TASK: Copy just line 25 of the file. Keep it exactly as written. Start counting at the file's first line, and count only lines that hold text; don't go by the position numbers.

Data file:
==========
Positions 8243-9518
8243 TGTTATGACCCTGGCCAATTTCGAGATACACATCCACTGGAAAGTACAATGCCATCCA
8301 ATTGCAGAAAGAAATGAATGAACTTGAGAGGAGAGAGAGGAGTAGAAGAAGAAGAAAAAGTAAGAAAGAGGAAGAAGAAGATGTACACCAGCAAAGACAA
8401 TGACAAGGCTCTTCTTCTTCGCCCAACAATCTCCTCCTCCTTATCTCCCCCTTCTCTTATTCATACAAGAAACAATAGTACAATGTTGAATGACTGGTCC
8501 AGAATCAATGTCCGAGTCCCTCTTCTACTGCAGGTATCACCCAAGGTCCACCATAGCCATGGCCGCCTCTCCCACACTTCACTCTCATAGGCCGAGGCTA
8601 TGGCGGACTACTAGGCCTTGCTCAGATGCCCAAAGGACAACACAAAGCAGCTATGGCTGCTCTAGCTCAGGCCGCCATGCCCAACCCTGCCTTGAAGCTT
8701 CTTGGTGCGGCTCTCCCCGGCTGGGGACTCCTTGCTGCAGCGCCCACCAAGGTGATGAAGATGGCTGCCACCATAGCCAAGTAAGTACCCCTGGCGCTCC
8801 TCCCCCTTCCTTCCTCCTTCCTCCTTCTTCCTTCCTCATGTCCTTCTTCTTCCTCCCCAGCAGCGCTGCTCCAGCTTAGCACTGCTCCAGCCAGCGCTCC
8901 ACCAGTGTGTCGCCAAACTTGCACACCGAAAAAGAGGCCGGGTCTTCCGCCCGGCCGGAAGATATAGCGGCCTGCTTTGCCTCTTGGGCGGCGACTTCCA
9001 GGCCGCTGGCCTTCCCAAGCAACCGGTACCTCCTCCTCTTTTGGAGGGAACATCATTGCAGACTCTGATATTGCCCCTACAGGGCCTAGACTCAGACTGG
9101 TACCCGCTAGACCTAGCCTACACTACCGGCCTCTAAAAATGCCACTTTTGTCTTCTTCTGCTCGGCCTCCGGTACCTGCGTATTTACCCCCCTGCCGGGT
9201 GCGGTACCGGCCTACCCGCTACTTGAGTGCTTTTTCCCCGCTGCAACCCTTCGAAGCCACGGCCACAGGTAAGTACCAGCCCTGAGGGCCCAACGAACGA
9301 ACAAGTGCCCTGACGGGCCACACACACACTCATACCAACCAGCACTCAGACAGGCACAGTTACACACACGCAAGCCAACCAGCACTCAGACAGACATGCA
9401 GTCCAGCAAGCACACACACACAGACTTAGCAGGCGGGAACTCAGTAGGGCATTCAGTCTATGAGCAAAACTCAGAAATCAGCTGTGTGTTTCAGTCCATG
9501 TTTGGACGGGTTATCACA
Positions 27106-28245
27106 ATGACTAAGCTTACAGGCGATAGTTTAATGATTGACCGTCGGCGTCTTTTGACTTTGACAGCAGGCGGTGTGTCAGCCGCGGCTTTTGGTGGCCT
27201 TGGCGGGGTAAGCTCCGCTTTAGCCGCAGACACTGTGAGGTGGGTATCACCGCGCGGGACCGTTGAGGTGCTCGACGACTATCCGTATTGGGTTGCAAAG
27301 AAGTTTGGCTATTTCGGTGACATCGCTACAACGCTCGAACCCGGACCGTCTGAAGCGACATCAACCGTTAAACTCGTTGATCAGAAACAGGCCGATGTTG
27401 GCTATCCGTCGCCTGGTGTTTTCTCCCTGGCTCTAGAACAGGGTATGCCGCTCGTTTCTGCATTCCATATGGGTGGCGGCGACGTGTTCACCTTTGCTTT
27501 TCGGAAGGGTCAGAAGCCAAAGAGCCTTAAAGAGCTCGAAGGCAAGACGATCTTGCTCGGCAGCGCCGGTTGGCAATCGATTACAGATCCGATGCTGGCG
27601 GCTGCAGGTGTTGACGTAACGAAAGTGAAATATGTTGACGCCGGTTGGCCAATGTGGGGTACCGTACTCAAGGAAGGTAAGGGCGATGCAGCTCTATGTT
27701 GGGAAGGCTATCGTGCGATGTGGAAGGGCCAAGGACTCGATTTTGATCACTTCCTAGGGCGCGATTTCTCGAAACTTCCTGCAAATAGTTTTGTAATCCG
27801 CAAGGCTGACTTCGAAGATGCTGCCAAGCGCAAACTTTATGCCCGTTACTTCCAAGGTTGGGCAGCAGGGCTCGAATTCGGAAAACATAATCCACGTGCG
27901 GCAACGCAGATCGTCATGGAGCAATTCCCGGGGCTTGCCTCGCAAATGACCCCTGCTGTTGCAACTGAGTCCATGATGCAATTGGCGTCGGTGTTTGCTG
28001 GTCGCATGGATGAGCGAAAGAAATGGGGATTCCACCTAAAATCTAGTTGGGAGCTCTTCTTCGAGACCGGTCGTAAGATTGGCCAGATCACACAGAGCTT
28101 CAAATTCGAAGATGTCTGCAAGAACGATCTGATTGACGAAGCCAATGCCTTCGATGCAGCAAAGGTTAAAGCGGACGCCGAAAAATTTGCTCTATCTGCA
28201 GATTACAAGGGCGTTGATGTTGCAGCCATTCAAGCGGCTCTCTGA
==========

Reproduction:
27901 GCAACGCAGATCGTCATGGAGCAATTCCCGGGGCTTGCCTCGCAAATGACCCCTGCTGTTGCAACTGAGTCCATGATGCAATTGGCGTCGGTGTTTGCTG